Tuesday Frugal Things

I don't have too much to share this week, but here's what I've got:

  • We went to visit my brother and his family in Columbia, about two hours away. It's a frugal weekend trip because it's not to far away, we can stay at their house, and they are good about sharing expenses. One evening they had pizza delivered and the next we made fish cakes with fish my brother had in his freezer. It was nice to not have to eat every meal out. We did have breakfast at a diner one morning. 
  • We packed PB&J's for the trip to my brothers. Those, along with a small cooler of canned soda, kept us from spending money during the drive. 
  • Eric found a pair of good jeans at my favorite thrift store, Savers. Savers is the only thrift store I know of where clothing is organized by size, clean and easy to shop.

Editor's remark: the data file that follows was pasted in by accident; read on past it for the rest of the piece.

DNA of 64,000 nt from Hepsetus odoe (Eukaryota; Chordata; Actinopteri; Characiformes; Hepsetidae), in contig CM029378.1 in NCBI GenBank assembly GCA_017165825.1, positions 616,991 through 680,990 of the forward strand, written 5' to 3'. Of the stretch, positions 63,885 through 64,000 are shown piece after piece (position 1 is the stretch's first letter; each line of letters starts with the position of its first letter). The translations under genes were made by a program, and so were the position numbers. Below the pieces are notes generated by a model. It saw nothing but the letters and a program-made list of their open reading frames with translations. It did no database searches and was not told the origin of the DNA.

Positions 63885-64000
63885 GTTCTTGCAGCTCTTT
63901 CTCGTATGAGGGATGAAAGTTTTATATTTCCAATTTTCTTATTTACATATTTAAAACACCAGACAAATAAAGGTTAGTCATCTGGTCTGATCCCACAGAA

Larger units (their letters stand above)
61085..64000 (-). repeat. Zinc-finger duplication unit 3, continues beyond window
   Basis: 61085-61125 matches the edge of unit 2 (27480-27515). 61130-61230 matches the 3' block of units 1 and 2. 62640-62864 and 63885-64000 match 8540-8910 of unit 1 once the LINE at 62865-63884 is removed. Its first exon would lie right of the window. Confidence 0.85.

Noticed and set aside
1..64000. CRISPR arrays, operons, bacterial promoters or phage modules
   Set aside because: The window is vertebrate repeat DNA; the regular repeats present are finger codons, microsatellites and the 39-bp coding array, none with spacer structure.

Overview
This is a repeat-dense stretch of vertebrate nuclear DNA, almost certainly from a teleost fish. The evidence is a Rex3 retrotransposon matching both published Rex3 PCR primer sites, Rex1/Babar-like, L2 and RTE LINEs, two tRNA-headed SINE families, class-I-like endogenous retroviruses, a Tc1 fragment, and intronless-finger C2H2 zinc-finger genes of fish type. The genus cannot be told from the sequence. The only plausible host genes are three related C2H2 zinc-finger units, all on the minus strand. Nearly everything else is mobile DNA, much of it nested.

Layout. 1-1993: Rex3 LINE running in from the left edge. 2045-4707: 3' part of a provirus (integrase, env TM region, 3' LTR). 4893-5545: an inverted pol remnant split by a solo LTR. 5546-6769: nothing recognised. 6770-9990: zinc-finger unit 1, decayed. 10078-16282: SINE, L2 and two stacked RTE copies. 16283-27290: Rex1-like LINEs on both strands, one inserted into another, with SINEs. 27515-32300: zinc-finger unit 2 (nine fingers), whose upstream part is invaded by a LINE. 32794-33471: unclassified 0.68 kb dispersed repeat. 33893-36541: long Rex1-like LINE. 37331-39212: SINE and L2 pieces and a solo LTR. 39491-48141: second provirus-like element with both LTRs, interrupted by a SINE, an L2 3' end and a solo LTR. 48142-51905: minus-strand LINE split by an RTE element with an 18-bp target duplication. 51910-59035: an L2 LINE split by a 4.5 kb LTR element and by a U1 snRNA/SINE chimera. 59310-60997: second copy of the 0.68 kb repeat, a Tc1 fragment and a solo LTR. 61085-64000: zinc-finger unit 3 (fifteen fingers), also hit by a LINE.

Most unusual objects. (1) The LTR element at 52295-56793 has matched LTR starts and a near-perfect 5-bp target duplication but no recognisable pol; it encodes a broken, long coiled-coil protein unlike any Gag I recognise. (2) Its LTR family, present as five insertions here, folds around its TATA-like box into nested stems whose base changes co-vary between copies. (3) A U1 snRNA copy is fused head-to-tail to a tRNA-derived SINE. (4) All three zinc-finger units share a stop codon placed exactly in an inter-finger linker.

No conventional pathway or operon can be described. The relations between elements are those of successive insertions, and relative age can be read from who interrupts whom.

• I washed my own car. I wouldn't even put that on this list except I know how many of my friends take theirs somewhere else to have it washed. The only reason I don't wash mine more often is because we live on the street in a city and don't have a driveway, so I took advantage of a nice day and my brother's driveway and gave mine a badly needed scrubbing. 
  • Does finding money count? We found $75 in the house that neither of us remembers having or leaving where we found it. Our plan is to save the found money. But I won't lie, it's a little disconcerting to find money where you're pretty sure there was no money. 
Nothing says "middle Missouri" quite like a diner in the middle of nowhere. 

Nothing says "middle Missouri" quite like a diner in the middle of nowhere. 

Speaking of "found" money, last week I got a check from a bank in California for my supposed tax refund of $7600. The only problems were that 1) I hadn't filed yet and 2) I owe money. So we filled out the appropriate paperwork and I'm mailing everything in with my paper tax return. We'll be keeping a close eye on our credit reports, too. I guess if there is a frugal thing in this story, it's that we don't use our taxes as a savings account. I want that end-of-year number to be as close to zero as possible. I'd be super bummed if we were planning to get money back.